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The Arena to The Oasis: Spielberg’s first ambitious video game endeavor

Contributed by
Jan 29, 2018

A futuristic landscape... Where video game technology is cutting edge... And the best players are celebrated as heroes... A place brought to life by legendary filmmaker Steven Spielberg.

Of course, I'm referring to GameWorks, Spielberg's first significant contribution to the video game industry. The '90s venture was supposed to bring arcades back from the dead and into the 21st century, but this particular corner of the filmmaker's career has always been an unlucky one.

This also sounds like the VR world within Ernest Cline's Ready Player One, with Spielberg's film adaptation set to hit theaters on March 30.

From his '70s pinball machine collection to the various arcade cabinets that have occupied his office, Spielberg has never been shy about being an avid video game player. However, he's never made a substantial mark on the industry... though it's certainly not from a lack of trying. Through the decades, there were several Spielberg-driven games and projects that either stalled in development or received an anti-climatic release.

 

The Dig? Did not pan out. "Steven Spielberg's Director's Chair"? Did not pan out. Medal of Honor? Okay, it's a classic, one that heavily influenced war-themed games such as Call of Duty. Boom Blox also met its fair share of critical and consumer success. But the E.T. Atari game? We'll point you in the direction of a New Mexico landfill.

Despite his massive contribution to other areas of the entertainment industry, such as TV, theme parks, and cineplexes, there's never been a Spielberg impact in video games that lives up to the reputation of his vision and innovation.

He did come close, though.

In its first incarnation, GameWorks looked like the video game wing of Richie Rich's mansion. When a customer looked left they would see a long row of car and motorcycle racing games. To their right, a neon sign pointing you where to buy french fries. Some games involved races that synced up with other players at GameWorks locations across the country. Another game had two players competing while seated on an elevator-like machine that would lift the winning player up in the air, shuttling the losing player downward. Elsewhere, "The Loft" provided guests with a lounge area for taking a break and, in theory, making friends with other players.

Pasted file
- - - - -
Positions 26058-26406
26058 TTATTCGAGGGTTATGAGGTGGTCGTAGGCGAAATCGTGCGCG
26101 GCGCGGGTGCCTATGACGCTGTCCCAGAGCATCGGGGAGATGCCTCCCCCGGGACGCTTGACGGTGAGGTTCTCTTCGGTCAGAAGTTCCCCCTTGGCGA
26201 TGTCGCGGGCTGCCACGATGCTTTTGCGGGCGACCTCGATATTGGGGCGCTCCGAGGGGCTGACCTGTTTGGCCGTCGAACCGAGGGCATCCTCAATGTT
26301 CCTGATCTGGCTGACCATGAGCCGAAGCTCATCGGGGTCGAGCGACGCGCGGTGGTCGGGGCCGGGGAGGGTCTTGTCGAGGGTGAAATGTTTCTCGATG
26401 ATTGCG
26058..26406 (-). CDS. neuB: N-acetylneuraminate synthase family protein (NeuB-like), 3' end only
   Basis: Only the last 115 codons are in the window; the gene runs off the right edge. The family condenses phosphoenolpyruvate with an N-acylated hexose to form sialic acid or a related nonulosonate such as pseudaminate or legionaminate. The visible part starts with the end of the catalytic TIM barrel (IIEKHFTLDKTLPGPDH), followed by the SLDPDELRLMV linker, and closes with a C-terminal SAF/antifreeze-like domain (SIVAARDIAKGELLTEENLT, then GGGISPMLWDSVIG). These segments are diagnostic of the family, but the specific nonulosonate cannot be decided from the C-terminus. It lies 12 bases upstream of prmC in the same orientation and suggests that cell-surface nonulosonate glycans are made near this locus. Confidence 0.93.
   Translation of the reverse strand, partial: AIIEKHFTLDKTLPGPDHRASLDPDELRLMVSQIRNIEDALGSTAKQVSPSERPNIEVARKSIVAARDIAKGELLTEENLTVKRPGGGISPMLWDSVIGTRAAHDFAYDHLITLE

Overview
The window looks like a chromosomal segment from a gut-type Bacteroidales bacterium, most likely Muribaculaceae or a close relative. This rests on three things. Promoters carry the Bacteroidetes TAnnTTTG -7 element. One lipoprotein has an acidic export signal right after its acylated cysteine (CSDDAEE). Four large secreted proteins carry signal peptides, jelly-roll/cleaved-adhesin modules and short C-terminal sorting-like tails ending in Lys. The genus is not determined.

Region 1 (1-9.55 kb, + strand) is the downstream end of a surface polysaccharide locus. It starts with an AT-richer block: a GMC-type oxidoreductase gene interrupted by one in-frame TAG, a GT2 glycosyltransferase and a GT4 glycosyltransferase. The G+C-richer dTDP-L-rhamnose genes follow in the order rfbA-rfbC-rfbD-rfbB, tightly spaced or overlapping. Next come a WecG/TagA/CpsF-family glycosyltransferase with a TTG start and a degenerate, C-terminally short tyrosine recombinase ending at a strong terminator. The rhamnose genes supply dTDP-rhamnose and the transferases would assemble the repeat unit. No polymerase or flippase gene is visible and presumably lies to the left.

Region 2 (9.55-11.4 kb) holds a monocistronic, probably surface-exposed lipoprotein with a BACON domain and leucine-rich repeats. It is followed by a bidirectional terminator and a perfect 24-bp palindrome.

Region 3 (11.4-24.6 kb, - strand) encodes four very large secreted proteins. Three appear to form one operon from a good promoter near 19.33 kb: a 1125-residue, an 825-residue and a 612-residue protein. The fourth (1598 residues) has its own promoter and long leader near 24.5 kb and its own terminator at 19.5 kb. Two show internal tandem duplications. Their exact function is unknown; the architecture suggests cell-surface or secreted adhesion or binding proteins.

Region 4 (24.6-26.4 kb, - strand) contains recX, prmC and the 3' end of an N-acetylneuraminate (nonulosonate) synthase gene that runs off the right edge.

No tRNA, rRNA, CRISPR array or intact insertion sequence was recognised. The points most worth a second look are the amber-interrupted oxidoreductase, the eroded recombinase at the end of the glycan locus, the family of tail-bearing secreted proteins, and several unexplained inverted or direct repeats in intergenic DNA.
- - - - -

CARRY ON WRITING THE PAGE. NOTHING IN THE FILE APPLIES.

"What Spielberg wanted was the idea of a three-ring circus," Jon Snoddy, the senior vice president of design for GameWorks, said in 1997. Snoddy was tasked with attracting the generation that grew up with video games and populated arcade halls. "So we've designed this as a place for people to go with people and meet other people. Our research shows that that's what our customers want."

Poetically enough, Ready Player One and GameWorks share similar names for their multiplayer experiences, "The Oasis" and "The Arena," respectively. While "The Arena" was conceptualized as the section of GameWorks where the very best video game players would compete against each other, "The Oasis" of RPO is an entire VR world built from scratch where most of the book's events take place.

By 2001, Spielberg and Dreamworks had sold off their stake in the company, four years after it began. GameWorks did not bring arcades back from the dead, nor did it improve their reputation for being dark and unsafe. The arcade industry, which had been in constant flux since the famous 1983 video game sales drop-off, seemed doomed to extinction. While it has held onto a handful of locations today, GameWorks ultimately never came to fruition.

Spielberg shouldn't feel bad that this grand concept never properly lined up with '90s culture and the rate of technology advancement. The decade was filled with other video arcades that faced a similar fate. DisneyQuest failed to extend the corporation's empire into cities that weren’t Anaheim and Orlando. It too was an idea that must have looked like a home run during development, but, like GameWorks, missed the mark of where the future of arcades would eventually reside.

Some cinemas and restaurants still offer a microcosm of the arcade experience. But these days, if you find yourself holding a plastic gun and shooting aliens at Area 51 (and aren’t at a 13-year-old's birthday party), the central factor is probably a simple one: booze, as the country has seen an enormous rise in arcade bars over the past decade. From L.A.'s EightyTwo on the West Coast to Davenport's Analog in the Midwest to, well, Barcade in New York, they've all played their part in effectively saving our beloved video game cabinets.

The original tenets behind GameWorks, including cutting-edge technology and encouraging competition and collaboration among its players, would later be what made the online video game platform the behemoth industry it is today. Developers overestimated their target demo's penchant for arcades that don't serve alcohol, and they couldn't foresee how the gamer's desire to collaborate and interact with other players would be fulfilled with the internet a few years later.

Spielberg's not finishing his career without some imprint on the industry, though. He's financially invested in one of the most hyped VR companies around, and in a few months he's bringing the ultimate video game tribute to the big screen. Finally, in the one area that has eluded him for decades, Spielberg has leveled up.